I stopped across the street from the house next to the vacant lot. An old woman I recognized well had come out of a side door there with her tabby cat at her heels and was carrying a bound plastic bag to a trash can next to her garage. Her name was Mrs. Henderson, and she and her cat lived there alone. She was always yelling at us not to trample her bushes and flower beds that bordered the vacant lot where we played. She was bent a little at the waist, with a cap of thin white hair, and usually shook her fist when she shouted at us. We called her “The Old Witch”.
I felt myself blinking as I watched her drop the bag in her trash can, then blew out a long breath and hurried across the street and up her driveway. She was huffing and trying to squeeze her bag down into the full can when I stopped in front of her.
“Excuse me,” I said.
The old woman’s head sprang up with alarm. Then her eyes slowly narrowed. “You’re the Nielsen boy, aren’t you? One of the young hoodlums that’s always causing a ruckus next door. What do you want?”
“Can I give you a hand with that? Pull it down to the curb for you?”
I watched her eyebrows knit. “Garbage truck doesn’t come until the day after tomorrow.”
“I know, but that can is full, and I can take care of moving it down now for you.” I shrugged. “Looks heavy.”
The cat curled its way between her ankles as she frowned, regarding me. The shift change whistle blew at the cement factory, a long, mournful sound. Finally, her frown eased and she said, “It does give me trouble, dragging it to the curb.” She nodded once.
“Okay.” My grin was sheepish. “Can I have the lid?”
She handed it to me, and I leaned on it until it pushed the last trash bag down far enough to secure itself on top. I grasped the can by both handles and bumped its bottom down her driveway in short bursts of effort, surprised by its weight. When I’d gotten it settled against the curb, I wiped my hands on my jeans looking up at Mrs. Henderson where she stood perfectly still in her housecoat. The light under the eaves outside her side door cast her face in shadow.
“Wait here,” she told me. “I’ll be right back.”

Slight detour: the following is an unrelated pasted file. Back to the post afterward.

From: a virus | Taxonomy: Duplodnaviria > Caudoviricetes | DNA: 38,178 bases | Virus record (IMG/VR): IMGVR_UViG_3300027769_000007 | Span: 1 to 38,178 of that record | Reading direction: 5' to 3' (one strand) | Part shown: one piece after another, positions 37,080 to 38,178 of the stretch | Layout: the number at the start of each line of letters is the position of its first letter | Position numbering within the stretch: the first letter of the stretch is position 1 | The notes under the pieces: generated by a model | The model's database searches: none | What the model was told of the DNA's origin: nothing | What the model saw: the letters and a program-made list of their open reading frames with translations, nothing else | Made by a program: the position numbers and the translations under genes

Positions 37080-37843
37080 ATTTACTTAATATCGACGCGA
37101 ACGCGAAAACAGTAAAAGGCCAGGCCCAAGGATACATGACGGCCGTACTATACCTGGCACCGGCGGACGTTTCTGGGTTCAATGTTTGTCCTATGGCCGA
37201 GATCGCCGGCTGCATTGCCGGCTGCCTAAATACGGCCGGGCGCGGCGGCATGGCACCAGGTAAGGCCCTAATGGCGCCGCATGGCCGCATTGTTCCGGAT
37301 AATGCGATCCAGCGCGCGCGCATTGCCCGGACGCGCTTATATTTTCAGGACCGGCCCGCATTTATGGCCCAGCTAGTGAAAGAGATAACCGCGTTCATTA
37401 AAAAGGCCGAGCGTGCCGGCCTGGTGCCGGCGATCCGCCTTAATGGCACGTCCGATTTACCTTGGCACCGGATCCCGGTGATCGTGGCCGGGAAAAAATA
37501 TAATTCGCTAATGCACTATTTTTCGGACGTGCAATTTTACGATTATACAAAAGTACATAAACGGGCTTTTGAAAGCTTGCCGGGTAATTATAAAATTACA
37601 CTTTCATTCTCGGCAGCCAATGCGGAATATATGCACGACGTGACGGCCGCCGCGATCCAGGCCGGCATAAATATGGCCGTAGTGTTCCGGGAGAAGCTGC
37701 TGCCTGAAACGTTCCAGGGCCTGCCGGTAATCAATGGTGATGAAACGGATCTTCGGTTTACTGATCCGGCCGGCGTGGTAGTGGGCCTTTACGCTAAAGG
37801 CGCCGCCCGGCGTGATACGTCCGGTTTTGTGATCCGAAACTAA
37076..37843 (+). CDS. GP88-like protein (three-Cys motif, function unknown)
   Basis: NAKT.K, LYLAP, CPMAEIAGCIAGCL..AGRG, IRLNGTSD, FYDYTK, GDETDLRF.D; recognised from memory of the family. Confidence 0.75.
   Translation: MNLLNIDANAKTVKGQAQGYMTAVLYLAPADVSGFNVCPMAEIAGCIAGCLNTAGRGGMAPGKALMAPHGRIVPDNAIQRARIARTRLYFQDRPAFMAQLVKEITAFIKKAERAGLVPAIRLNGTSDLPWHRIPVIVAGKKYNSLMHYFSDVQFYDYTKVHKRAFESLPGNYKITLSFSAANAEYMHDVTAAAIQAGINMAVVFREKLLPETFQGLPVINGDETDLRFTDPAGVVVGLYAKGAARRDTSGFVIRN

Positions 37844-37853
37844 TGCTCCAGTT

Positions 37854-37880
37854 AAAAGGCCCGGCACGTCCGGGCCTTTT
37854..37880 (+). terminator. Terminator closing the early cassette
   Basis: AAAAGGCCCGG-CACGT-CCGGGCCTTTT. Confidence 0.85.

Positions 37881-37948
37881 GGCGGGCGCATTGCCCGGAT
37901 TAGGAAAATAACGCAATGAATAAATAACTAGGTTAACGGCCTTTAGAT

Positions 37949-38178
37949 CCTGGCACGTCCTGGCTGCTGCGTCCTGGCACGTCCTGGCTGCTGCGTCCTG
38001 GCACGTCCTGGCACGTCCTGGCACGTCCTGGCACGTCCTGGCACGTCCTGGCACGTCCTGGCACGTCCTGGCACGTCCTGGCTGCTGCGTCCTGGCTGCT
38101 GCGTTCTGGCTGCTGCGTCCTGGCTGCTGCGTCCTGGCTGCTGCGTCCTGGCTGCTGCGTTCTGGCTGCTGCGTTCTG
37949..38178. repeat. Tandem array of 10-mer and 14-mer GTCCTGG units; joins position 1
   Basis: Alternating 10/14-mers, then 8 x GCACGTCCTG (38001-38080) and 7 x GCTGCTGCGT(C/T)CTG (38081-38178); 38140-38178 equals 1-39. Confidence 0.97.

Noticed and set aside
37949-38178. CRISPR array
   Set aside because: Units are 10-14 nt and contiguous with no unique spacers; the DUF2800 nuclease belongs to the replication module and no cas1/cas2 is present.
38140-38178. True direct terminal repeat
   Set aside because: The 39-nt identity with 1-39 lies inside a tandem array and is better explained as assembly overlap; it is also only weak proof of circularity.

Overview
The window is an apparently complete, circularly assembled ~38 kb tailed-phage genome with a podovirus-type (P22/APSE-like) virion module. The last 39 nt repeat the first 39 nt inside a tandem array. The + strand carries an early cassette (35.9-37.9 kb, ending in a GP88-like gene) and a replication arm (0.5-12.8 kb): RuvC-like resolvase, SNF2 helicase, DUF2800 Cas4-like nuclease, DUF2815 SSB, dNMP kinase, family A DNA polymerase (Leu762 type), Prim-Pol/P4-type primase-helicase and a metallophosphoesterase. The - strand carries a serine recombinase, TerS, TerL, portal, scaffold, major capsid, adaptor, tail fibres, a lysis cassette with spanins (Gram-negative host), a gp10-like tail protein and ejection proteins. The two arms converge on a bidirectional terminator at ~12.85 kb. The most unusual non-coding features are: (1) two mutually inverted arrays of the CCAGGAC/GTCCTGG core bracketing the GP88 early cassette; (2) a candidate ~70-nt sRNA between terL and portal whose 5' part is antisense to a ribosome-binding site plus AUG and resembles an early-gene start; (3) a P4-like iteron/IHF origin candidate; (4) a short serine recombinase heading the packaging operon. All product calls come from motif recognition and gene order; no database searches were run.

The cat followed her as she shuffled back inside. I listened to a long train pass out at the edge of town until she reappeared carrying a small Tupperware container. The cat followed her again as she made her way down to me.
“Appreciate you doing that,” she said and extended the container me way. “Here’s some cookies I just baked. Share them with your mom.” She paused, studying me with softened eyes I could now see for the first time were downturned at the outer edges, gentle and sad. “I heard at church about your dad leaving. Same thing happened to me many years ago.”
I took the container from her. It was still warm. I swallowed over a hardness in my throat and said, “Thanks.”
She nodded again. “Any Wednesday evening you want to come by and pull that can down for me, I’d be grateful.”
I nodded, too, sniffed, and said, “You bet.”
The cat purred at her feet. Without looking at it, Mrs. Henderson reached down and scratched the top of its head. “All right, then,” she said.
I watched her turn and the two of them make their slow way back inside the house. I waited for the light under the eaves to blink off before turning myself and starting home. I thought: well, there’s Wednesday taken care of each week; that’s pretty easy. I wondered what I’d come up with on the other days for good deeds. I wasn’t sure, but I knew I’d find something. When I stopped to think about it, I realized the possibilities were really endless. The warm cookies in my hands felt good against the cold. I clutched them against my chest.
William Cass has had over 200 short stories accepted for publication in a variety of literary magazines such as J Journal, december, Briar Cliff Review, and Zone 3. He was a finalist in short fiction and novella competitions at Glimmer Train and Black Hill Press, has received three Pushcart nominations, and won writing contests at Terrain.org and The Examined Life Journal. He lives in San Diego, California.